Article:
As the 1990s began, Nintendo found itself threatened by next-generation 16-bit consoles like the TurboGrafx-16 and the Genesis, but the NES was still the best selling system on the market. Regardless, the NES was beginning to show its age, so in 1991 Nintendo announced that the Super NES would be released that September. Unfortunately, the SNES would not be compatible with the NES and NES owners began to wonder how much support their system would receive after the SNES was released. Fortunately, Nintendo didn’t drop support for the 8-bit system completely, which was a smart move considering the SNES’s slow start.
Strangely, the SNES and the NES had only a $10 price difference throughout 1992. This encouraged people to buy the SNES, since it was only $10 more.
Nintendo released the NES 2 in 1993. It was a smaller, cheaper version of the original NES in a more SNESish case with a standard cartridge slot (instead of the “zero insertion force” slot in the original NES which was very dirt-prone and easy to break). Nintendo pushed the system for the upcoming Christmas season for $49.
Support for the NES dwindled as the SNES’s popularity grew. Nintendo officially discontinued the NES in 1995.
In the end, the NES had sold over 62 million systems and over 500 million games, making it the most popular videogame system in history, up to that time.
Today, the NES lives on as many of its games are available over the Nintendo Wii’s Virtual Console service.
The NES had some really great games: the Super Mario Bros., Zelda, Contra, Dragon Warrior,Final Fantasy, Mega Man and Castlevania series… Metroid, Punch-Out!!, River City Ransom… the list goes on and on.
Although Nintendo supposedly had a strict licensing policy (only games with the “Nintendo Seal of Quality” could be sold legally), many games were merely mediocre clones or crappy licensed games. Nintendo’s “Seal of Quality” wasn’t a measure of how good the game was, the seal just meant that the company had paid a licensing fee and that the game didn’t contain adult content. Nintendo censored all U.S. releases, removing questionable words or adultish content. While this protected Nintendo’s image, it effectively alienated its over-13 market. Nintendo also had strict third-party programming policies for many years: if you programmed for Nintendo, you only programmed for Nintendo. This policy helped kill off most of the NES’s early competitors, like the SMS. Companies were also limited to releasing two games a year, and Nintendo manufactured all NES cartridges themselves to control production (this hurt them greatly during the 1988 chip shortage, and the practice was discontinued in 1990). Those types of policies were later changed due to government pressure.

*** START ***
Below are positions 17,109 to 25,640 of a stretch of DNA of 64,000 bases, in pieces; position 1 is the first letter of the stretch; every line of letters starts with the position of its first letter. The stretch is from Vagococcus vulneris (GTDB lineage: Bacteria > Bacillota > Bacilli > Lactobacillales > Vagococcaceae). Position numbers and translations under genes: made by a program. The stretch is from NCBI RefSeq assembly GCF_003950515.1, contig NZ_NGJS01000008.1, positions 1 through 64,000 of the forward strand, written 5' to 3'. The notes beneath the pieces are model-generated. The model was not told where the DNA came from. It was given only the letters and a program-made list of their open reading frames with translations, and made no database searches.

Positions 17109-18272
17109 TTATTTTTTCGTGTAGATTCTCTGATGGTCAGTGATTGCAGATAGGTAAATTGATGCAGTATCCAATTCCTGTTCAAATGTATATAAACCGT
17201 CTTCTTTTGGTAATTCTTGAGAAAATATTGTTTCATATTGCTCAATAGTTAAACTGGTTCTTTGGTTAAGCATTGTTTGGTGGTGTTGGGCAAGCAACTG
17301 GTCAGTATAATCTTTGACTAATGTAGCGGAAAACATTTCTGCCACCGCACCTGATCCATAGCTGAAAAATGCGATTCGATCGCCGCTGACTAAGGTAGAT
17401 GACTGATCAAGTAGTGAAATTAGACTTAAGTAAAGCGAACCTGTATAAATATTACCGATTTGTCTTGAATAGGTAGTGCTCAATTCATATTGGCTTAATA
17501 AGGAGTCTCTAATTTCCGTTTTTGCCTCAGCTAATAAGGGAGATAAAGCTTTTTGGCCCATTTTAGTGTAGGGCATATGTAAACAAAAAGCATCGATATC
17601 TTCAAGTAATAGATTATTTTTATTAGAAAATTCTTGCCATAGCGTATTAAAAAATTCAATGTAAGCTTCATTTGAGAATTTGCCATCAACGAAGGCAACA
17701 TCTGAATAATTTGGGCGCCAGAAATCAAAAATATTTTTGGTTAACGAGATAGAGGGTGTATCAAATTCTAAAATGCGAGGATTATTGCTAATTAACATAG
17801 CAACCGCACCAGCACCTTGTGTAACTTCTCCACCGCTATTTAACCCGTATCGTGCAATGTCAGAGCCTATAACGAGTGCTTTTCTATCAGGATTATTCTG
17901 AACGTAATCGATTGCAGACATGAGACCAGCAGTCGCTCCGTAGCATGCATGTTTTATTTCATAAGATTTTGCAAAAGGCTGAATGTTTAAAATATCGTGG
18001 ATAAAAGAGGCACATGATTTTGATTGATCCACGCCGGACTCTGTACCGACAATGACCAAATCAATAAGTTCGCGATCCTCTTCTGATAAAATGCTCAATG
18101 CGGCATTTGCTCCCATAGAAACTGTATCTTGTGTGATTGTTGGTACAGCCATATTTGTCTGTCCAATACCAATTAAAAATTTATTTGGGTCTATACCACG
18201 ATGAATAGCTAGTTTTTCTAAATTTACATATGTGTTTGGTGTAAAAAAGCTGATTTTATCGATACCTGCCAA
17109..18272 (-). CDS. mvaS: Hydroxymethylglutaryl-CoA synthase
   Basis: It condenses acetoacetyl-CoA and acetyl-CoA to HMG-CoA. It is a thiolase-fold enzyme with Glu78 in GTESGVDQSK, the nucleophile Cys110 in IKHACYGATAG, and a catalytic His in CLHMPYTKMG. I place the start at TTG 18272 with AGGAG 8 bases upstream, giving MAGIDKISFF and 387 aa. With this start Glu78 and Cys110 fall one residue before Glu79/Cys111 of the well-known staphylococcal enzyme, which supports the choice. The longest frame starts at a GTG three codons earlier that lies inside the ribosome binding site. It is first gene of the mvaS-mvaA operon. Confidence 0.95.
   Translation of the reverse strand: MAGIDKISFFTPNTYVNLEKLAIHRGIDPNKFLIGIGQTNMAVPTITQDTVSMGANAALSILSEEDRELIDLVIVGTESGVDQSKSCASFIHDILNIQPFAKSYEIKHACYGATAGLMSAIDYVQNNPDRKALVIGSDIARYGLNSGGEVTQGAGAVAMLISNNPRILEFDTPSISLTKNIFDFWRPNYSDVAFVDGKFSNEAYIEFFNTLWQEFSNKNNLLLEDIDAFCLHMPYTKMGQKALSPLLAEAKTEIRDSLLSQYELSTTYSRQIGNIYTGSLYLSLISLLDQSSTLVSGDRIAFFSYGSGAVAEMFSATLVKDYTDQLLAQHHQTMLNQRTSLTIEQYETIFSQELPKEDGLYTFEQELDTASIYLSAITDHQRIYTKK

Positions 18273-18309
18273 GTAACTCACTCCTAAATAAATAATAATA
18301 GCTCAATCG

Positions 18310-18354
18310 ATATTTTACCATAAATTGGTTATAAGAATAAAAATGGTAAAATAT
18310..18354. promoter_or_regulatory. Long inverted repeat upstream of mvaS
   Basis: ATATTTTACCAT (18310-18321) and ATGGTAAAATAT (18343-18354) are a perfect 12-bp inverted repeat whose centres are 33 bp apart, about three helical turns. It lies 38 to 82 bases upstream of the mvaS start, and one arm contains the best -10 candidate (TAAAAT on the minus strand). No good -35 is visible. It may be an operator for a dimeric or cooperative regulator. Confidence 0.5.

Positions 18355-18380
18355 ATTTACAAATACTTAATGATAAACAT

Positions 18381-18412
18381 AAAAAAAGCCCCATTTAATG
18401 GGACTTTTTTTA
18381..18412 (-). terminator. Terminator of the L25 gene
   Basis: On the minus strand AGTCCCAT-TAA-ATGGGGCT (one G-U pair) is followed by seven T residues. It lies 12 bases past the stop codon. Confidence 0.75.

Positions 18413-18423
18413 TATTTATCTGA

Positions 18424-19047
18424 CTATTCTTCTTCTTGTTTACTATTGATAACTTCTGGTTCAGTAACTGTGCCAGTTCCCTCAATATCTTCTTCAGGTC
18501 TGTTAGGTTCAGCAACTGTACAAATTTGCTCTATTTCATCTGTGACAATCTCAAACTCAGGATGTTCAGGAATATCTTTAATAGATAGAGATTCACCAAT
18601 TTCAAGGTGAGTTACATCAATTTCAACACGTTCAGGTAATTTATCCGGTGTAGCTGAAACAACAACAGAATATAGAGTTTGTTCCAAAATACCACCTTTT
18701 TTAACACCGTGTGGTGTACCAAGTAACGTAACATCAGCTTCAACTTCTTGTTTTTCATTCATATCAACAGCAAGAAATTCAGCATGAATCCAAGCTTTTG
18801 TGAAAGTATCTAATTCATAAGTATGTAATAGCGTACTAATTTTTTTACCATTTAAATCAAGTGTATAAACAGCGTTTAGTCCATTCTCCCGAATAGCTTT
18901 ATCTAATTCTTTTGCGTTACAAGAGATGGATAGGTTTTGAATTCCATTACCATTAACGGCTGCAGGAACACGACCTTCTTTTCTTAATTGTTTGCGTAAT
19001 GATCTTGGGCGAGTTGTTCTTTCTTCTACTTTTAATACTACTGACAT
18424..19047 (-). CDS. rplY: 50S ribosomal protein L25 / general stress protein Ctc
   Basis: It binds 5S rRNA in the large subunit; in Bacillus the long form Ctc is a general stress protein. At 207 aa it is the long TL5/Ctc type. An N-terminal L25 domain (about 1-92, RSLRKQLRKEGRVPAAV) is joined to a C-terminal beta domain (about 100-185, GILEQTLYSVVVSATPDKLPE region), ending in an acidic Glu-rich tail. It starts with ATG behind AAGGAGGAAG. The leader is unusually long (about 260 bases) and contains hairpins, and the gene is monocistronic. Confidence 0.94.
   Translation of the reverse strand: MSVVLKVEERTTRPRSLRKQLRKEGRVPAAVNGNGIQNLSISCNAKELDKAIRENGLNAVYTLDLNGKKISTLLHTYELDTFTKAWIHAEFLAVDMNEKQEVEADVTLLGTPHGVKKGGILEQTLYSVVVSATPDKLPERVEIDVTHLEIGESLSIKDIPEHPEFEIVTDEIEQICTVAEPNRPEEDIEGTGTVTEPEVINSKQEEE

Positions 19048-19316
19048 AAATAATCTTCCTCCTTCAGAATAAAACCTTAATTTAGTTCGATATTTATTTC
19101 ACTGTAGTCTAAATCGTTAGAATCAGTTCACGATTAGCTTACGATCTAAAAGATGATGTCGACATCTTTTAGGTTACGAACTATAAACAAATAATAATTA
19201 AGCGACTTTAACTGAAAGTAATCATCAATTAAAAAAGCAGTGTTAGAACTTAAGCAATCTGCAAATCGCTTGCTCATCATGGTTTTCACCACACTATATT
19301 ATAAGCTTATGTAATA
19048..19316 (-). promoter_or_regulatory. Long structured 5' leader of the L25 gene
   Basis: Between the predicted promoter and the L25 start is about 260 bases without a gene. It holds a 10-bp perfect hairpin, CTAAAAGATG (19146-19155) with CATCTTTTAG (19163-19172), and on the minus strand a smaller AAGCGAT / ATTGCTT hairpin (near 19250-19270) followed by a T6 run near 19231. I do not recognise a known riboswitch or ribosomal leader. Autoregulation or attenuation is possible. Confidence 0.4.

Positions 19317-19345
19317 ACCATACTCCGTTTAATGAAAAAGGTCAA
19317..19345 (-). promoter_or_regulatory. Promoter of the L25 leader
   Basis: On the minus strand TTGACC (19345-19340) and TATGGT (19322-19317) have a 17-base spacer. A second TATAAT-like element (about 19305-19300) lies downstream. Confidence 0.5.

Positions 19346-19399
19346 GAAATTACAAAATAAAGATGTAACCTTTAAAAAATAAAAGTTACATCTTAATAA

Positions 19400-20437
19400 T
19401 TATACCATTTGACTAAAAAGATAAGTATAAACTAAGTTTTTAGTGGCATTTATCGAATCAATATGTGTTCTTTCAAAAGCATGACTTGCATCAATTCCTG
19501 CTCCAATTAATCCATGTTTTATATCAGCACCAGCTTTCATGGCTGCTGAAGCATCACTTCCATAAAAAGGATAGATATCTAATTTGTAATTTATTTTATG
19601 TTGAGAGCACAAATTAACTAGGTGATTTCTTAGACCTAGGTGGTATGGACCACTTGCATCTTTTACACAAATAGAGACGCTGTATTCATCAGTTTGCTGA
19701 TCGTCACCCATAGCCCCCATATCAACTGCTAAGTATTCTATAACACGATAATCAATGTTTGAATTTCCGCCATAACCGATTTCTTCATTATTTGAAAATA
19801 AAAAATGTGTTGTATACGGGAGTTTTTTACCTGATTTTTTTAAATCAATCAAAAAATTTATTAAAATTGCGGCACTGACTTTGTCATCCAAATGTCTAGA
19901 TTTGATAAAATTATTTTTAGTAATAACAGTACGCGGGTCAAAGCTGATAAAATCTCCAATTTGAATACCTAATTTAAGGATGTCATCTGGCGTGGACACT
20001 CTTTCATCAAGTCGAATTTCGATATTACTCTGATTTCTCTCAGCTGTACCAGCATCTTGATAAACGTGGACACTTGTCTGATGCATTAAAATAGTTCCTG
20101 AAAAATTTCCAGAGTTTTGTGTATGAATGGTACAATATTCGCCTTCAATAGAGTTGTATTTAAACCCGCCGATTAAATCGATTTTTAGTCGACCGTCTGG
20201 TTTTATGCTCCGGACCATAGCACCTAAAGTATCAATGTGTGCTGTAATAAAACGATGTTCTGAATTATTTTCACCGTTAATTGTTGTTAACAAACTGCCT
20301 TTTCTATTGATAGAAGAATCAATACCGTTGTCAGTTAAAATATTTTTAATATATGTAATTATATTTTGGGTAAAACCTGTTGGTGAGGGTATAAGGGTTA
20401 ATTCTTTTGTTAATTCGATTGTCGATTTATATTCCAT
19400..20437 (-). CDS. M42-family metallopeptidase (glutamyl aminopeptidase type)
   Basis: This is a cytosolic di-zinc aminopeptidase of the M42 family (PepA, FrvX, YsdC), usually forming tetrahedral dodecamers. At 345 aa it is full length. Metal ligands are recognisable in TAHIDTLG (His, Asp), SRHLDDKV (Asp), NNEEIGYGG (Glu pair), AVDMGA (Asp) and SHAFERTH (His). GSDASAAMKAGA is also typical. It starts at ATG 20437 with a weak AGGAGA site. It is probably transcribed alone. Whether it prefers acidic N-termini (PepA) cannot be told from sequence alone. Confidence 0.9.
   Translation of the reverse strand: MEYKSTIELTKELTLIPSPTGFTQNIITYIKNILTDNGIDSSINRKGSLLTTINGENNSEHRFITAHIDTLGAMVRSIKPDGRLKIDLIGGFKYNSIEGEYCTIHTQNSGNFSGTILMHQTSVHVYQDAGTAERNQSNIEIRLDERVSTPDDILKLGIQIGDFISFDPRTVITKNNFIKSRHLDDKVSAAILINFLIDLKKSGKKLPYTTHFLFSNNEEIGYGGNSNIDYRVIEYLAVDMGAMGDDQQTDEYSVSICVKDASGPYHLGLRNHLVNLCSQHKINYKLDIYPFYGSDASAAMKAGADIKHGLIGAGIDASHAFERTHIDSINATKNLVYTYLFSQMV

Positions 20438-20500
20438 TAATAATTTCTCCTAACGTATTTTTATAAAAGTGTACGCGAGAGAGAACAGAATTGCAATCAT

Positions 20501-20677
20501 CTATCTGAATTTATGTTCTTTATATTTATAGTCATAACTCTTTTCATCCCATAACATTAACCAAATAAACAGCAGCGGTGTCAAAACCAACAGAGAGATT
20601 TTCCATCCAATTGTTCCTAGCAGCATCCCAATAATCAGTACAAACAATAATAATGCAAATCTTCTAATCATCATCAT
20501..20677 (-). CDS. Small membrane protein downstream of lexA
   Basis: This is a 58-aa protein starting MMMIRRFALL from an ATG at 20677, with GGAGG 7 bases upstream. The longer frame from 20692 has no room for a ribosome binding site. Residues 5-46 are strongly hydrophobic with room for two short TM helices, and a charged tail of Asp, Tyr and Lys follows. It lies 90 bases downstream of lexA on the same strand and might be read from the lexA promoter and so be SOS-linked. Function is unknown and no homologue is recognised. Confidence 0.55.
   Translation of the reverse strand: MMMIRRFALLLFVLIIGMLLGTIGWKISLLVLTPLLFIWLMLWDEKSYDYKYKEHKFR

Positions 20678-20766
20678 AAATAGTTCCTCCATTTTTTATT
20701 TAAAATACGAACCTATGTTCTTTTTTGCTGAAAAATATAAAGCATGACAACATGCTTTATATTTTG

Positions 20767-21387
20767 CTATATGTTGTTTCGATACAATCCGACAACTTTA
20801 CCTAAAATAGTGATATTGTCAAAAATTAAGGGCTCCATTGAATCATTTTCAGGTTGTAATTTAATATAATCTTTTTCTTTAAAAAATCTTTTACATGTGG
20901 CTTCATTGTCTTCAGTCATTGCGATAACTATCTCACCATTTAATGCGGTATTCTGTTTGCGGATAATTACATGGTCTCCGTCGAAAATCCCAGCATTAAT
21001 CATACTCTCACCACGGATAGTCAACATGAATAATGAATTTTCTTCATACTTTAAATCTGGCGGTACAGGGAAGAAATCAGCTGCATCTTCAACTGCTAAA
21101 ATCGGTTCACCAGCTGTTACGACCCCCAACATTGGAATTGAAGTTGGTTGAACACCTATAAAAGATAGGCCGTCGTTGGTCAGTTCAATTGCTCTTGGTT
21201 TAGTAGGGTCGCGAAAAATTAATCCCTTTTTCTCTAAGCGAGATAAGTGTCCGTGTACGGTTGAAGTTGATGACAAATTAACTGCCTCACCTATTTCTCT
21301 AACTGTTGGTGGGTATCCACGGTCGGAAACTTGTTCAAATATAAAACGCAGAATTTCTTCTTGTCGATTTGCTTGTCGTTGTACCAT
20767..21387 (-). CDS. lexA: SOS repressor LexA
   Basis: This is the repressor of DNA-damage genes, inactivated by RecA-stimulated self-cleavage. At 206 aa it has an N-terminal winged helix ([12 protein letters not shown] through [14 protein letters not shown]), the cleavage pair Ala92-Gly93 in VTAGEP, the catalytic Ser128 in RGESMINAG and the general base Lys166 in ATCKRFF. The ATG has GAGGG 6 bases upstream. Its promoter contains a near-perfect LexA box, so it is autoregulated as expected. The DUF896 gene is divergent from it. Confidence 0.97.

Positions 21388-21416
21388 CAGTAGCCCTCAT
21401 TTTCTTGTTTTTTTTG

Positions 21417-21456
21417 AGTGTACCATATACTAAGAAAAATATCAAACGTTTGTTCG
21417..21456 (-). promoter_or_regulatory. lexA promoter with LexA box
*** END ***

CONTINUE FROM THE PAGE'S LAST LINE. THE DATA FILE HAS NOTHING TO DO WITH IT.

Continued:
Getting around Nintendo’s strict policies was tough, but the pirate NES market overseas was huge. Pirates usually sold “multicarts,” cartridges with many games on one cartridge, but some pirates made completely new games (like Somari) and even ports of popular arcade games (such as Street Fighter II and Mortal Kombat). In America, it was much harder to distribute unlicensed NES software, but Tengen, a subsidiary of Atari Games and former Nintendo licensee, announced in 1988 that it had bypassed Nintendo’s “lockout chip” and planned to manufacture and distribute its games independently. The lockout chip was Nintendo’s method of controlling what NES-compatible games were manufactured. A microchip inside the NES prevented all cartridges from functioning unless they contained a similar chip. Since this “authenticating processor” was a Nintendo patent, only Nintendo could legally provide the component to companies who wished to produce NES-compatible cartridges. After Tengen’s announcement, Nintendo sued Atari Games for copyright infringement, claiming that Tengen had illegally copied the lockout chip technology. The case wasn’t settled until 1991, when the courts decided in favor of Nintendo. In the meantime, Tengen released several decent NES games, including Toobin’, Gauntlet, and Pac-Man.
Another company called Color Dreams figured out how to bypass Nintendo’s lockout chip in 1989. Due to a legal loophole (by bypassing the chip, they didn’t infringe on any copyrights), Color Games was free to make NES games and sell them at a lower cost (because they didn’t have to pay high licensing fees to Nintendo). Unlike Tengen, Color Dreams’ games really sucked and not many retailers would carry them because of threats from Nintendo. So Color Dreams looked to God for help… literally. The company changed their name to Wisdom Tree and focused on producing religion-themed games such as Sunday Funday, Bible Buffet,Spiritual Warfare, and Bible Adventures. These games sucked… well, biblically.
There are hundreds of NES games (perhaps over a thousand counting pirates and overseas titles). There are tons of great games, and tons of games that are alarmingly bad. Besides the legendary series almost everybody knows, gamers should check out R.C. Pro-Am, theNinja Gaiden series, Blaster Master, Rygar… we could go on and on. Most games by Konami, Capcom, and Codemasters are good for hours of fun. Meanwhile, try to avoid games by Color Dreams, T*HQ, and Action Hi-Tech (unless you’d like a good laugh).